Trump has repeatedly insisted that it’s up to the states to obtain their own ventilators and other supplies. State officials have pointed out that the problem with this approach is that resource-strapped states end up driving up prices by not only bidding against each other, but also in some cases having to compete with the federal government.
The IG report indicates that hospitals are struggling with this same problem too.
As one hospital administrator noted, “We are all competing for the same items and there are only so many people on the other end of the supply chain.” Another administrator reported being concerned about poor quality products despite high-prices and “…wonder[ing] if you get what you paid for.”
“We are throwing all of our PPE best practices out the window,” the report quotes one administrator as saying.
In addition to supply problems, the report notes that hospitals “reported instances of receiving conflicting guidance from different Federal, State, and local authorities.”
“[The inconsistency] makes everyone nervous. It would have been better if there was coordination and consistency in guidance among the different levels of government.” one administrator said, with another adding: “It’s difficult when a doctor or nurse shows you legitimate information from legitimate sources and they’re contradictory.”
Trump will try and blame everyone but himself
Trump is famously sensitive to any and all criticism, and to the extent he notices the latest IG report, it’s unlikely he’ll respond well to it.
The HHS report comes two days after Trump fired intelligence community Inspector General Michael Atkinson for not doing his political bidding with a whistleblower’s complaint about his dealings with Ukraine — one that resulted in his impeachment. And it comes just a day after the Associated Press broke news that the federal government waited until mid-March to try and replenish the national stockpile of medical gear. By that time, “hospitals in several states were treating thousands of infected patients without adequate equipment and were pleading for shipments from the Strategic National Stockpile,” the AP reported.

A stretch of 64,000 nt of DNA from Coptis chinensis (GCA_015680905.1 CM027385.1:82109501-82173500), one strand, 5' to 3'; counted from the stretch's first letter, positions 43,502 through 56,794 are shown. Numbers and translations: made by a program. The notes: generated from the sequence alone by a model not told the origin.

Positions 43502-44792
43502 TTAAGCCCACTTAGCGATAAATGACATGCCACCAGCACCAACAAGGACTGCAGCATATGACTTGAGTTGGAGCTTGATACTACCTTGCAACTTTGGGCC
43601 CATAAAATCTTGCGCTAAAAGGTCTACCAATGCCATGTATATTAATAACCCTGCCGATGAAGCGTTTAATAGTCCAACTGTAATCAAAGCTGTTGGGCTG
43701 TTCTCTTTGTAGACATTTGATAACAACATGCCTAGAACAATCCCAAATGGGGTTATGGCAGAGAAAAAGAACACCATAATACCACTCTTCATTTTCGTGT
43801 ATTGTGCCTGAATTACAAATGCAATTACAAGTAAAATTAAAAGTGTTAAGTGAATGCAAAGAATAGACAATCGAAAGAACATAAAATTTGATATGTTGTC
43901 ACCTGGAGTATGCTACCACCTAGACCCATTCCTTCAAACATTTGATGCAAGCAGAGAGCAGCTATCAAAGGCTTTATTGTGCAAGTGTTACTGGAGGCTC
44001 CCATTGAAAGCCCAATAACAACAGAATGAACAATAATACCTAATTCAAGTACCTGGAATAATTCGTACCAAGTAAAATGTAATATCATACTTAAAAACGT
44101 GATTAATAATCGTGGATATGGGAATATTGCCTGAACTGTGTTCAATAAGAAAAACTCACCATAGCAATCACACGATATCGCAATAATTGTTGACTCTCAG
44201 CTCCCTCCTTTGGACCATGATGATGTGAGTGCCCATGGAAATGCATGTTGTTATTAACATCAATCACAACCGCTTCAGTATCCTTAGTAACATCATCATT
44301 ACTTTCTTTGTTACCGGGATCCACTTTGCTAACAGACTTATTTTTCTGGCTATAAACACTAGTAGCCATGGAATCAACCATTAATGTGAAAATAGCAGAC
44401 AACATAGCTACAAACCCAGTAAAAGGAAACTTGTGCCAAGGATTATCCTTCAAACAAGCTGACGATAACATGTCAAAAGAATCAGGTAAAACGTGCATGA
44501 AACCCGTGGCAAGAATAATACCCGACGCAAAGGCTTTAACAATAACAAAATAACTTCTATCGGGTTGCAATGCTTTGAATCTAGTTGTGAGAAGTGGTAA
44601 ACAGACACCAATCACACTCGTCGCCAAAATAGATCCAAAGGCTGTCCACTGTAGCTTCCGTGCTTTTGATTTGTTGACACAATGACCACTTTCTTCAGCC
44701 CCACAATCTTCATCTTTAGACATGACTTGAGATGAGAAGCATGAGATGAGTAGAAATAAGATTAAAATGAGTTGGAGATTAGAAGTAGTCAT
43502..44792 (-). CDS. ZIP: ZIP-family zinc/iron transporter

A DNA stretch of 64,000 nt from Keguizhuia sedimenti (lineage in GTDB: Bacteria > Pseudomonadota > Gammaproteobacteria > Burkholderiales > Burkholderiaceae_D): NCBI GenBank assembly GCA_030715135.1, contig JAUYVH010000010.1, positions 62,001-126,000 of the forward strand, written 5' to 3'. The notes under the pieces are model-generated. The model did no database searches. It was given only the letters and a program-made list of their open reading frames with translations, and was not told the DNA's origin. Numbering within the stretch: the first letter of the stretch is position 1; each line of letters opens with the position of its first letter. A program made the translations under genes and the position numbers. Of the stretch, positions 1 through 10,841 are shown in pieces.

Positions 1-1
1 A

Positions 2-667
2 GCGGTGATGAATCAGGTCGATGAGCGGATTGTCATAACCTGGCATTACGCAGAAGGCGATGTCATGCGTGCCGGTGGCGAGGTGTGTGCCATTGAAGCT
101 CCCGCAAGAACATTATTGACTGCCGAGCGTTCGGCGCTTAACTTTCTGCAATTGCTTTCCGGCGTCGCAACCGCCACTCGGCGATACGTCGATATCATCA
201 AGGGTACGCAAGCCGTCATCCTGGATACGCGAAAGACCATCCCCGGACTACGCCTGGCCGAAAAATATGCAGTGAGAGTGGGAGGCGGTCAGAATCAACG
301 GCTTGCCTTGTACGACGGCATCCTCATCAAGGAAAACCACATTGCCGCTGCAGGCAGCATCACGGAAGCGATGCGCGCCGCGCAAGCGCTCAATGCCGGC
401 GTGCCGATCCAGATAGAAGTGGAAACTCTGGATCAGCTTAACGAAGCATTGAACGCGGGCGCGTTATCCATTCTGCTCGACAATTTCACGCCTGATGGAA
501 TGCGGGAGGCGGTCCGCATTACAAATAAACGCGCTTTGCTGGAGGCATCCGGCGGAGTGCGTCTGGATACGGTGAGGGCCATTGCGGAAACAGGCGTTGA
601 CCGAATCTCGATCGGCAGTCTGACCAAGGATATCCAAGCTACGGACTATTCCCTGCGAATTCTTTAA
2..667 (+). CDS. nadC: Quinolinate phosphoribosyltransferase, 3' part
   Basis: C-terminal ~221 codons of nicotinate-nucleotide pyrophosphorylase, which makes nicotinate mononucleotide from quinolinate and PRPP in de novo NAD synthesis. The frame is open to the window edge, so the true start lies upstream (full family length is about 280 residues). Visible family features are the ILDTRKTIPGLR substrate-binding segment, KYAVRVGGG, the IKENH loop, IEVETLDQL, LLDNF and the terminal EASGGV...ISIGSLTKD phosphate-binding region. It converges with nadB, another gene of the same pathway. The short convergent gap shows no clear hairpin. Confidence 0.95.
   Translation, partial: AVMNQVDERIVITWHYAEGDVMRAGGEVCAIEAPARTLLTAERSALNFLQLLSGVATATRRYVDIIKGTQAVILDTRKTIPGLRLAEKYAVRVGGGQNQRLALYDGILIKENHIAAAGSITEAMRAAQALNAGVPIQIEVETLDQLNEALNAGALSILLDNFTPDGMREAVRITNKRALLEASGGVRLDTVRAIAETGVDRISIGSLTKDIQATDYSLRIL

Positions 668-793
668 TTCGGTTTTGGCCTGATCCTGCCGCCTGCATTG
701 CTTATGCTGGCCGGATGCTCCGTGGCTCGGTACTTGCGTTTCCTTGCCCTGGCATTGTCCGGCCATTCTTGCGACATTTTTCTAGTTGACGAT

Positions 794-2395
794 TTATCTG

An exchange from Sunday’s White House coronavirus task force briefing illustrates how Trump responds to criticisms of the sort the HHS inspector general is now making. When a reporter tried to ask him about the AP report, Trump cut him off and went on the attack.
“Are you ready? ... the people that you’re looking at — FEMA, the military — what they’ve done is a miracle. What they’ve done for states is incredible, and you should be thanking them for what they’ve done and not always asking wise guy questions,” Trump said, before abruptly ending the briefing.
"You should be thanking them for what they have done, not always asking wise guy questions" -- Trump ends the press briefing by berating an Associated Press reporter who dared to ask him about the government's slow response to coronavirus pic.twitter.com/EUq6SG42aN— Aaron Rupar (@atrupar) April 6, 2020
Trump’s subtext was that states and hospitals should just be happy for any federal help they can get. But the new IG report reveals the myriad ways in which what they’re getting isn’t enough.